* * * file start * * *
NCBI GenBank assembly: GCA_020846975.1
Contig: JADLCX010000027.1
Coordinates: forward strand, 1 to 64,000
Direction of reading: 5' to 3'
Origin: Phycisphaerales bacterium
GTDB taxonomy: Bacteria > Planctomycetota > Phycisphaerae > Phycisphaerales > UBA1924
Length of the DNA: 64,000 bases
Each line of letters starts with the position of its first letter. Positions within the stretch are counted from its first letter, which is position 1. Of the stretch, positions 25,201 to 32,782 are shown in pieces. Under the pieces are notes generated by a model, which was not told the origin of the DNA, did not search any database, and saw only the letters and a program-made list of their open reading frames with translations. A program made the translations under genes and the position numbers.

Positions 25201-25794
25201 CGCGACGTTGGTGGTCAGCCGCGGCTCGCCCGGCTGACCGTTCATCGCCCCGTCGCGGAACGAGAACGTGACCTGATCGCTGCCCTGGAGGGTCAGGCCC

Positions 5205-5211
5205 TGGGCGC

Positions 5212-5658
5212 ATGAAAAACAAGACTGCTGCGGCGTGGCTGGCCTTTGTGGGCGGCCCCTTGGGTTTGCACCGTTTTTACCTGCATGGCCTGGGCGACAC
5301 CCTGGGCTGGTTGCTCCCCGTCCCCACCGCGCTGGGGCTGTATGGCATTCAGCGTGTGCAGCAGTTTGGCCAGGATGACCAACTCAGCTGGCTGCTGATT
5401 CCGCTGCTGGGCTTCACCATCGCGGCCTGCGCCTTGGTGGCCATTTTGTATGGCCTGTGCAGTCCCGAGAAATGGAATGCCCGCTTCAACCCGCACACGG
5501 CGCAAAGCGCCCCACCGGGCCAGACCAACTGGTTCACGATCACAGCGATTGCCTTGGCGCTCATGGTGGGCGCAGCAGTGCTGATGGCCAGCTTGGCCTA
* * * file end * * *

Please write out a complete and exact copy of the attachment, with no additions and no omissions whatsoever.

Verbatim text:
NCBI GenBank assembly: GCA_020846975.1
Contig: JADLCX010000027.1
Coordinates: forward strand, 1 to 64,000
Direction of reading: 5' to 3'
Origin: Phycisphaerales bacterium
GTDB taxonomy: Bacteria > Planctomycetota > Phycisphaerae > Phycisphaerales > UBA1924
Length of the DNA: 64,000 bases
Each line of letters starts with the position of its first letter. Positions within the stretch are counted from its first letter, which is position 1. Of the stretch, positions 25,201 to 32,782 are shown in pieces. Under the pieces are notes generated by a model, which was not told the origin of the DNA, did not search any database, and saw only the letters and a program-made list of their open reading frames with translations. A program made the translations under genes and the position numbers.

Positions 25201-25794
25201 CGCGACGTTGGTGGTCAGCCGCGGCTCGCCCGGCTGACCGTTCATCGCCCCGTCGCGGAACGAGAACGTGACCTGATCGCTGCCCTGGAGGGTCAGGCCC

Positions 5205-5211
5205 TGGGCGC

Positions 5212-5658
5212 ATGAAAAACAAGACTGCTGCGGCGTGGCTGGCCTTTGTGGGCGGCCCCTTGGGTTTGCACCGTTTTTACCTGCATGGCCTGGGCGACAC
5301 CCTGGGCTGGTTGCTCCCCGTCCCCACCGCGCTGGGGCTGTATGGCATTCAGCGTGTGCAGCAGTTTGGCCAGGATGACCAACTCAGCTGGCTGCTGATT
5401 CCGCTGCTGGGCTTCACCATCGCGGCCTGCGCCTTGGTGGCCATTTTGTATGGCCTGTGCAGTCCCGAGAAATGGAATGCCCGCTTCAACCCGCACACGG
5501 CGCAAAGCGCCCCACCGGGCCAGACCAACTGGTTCACGATCACAGCGATTGCCTTGGCGCTCATGGTGGGCGCAGCAGTGCTGATGGCCAGCTTGGCCTA